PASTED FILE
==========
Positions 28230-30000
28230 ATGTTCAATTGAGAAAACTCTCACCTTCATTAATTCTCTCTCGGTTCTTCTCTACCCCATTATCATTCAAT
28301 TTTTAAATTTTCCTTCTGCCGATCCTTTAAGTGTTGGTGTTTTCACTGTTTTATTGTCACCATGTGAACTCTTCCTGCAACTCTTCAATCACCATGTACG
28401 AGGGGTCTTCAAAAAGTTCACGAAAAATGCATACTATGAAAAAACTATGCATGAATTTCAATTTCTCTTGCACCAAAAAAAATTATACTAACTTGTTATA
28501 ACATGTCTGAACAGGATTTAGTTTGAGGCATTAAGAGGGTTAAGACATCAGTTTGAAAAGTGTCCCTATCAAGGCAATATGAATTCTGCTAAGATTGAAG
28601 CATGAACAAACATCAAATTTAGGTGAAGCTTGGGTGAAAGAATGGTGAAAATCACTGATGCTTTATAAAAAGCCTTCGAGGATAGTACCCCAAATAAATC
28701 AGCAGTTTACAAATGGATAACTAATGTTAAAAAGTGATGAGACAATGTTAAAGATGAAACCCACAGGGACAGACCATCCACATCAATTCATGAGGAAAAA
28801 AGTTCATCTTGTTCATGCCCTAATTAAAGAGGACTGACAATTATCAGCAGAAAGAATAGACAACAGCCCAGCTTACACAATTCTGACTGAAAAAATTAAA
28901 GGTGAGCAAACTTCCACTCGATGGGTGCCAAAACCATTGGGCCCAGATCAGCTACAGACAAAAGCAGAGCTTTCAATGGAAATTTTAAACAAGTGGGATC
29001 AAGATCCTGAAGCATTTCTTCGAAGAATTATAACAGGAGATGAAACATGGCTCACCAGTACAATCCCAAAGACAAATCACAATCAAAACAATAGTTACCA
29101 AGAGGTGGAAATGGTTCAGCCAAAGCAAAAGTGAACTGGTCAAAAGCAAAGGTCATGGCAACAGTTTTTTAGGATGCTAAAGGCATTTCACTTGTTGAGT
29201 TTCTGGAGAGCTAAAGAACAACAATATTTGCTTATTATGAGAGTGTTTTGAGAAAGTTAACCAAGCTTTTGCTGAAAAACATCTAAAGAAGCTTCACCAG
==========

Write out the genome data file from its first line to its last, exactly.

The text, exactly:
Positions 28230-30000
28230 ATGTTCAATTGAGAAAACTCTCACCTTCATTAATTCTCTCTCGGTTCTTCTCTACCCCATTATCATTCAAT
28301 TTTTAAATTTTCCTTCTGCCGATCCTTTAAGTGTTGGTGTTTTCACTGTTTTATTGTCACCATGTGAACTCTTCCTGCAACTCTTCAATCACCATGTACG
28401 AGGGGTCTTCAAAAAGTTCACGAAAAATGCATACTATGAAAAAACTATGCATGAATTTCAATTTCTCTTGCACCAAAAAAAATTATACTAACTTGTTATA
28501 ACATGTCTGAACAGGATTTAGTTTGAGGCATTAAGAGGGTTAAGACATCAGTTTGAAAAGTGTCCCTATCAAGGCAATATGAATTCTGCTAAGATTGAAG
28601 CATGAACAAACATCAAATTTAGGTGAAGCTTGGGTGAAAGAATGGTGAAAATCACTGATGCTTTATAAAAAGCCTTCGAGGATAGTACCCCAAATAAATC
28701 AGCAGTTTACAAATGGATAACTAATGTTAAAAAGTGATGAGACAATGTTAAAGATGAAACCCACAGGGACAGACCATCCACATCAATTCATGAGGAAAAA
28801 AGTTCATCTTGTTCATGCCCTAATTAAAGAGGACTGACAATTATCAGCAGAAAGAATAGACAACAGCCCAGCTTACACAATTCTGACTGAAAAAATTAAA
28901 GGTGAGCAAACTTCCACTCGATGGGTGCCAAAACCATTGGGCCCAGATCAGCTACAGACAAAAGCAGAGCTTTCAATGGAAATTTTAAACAAGTGGGATC
29001 AAGATCCTGAAGCATTTCTTCGAAGAATTATAACAGGAGATGAAACATGGCTCACCAGTACAATCCCAAAGACAAATCACAATCAAAACAATAGTTACCA
29101 AGAGGTGGAAATGGTTCAGCCAAAGCAAAAGTGAACTGGTCAAAAGCAAAGGTCATGGCAACAGTTTTTTAGGATGCTAAAGGCATTTCACTTGTTGAGT
29201 TTCTGGAGAGCTAAAGAACAACAATATTTGCTTATTATGAGAGTGTTTTGAGAAAGTTAACCAAGCTTTTGCTGAAAAACATCTAAAGAAGCTTCACCAG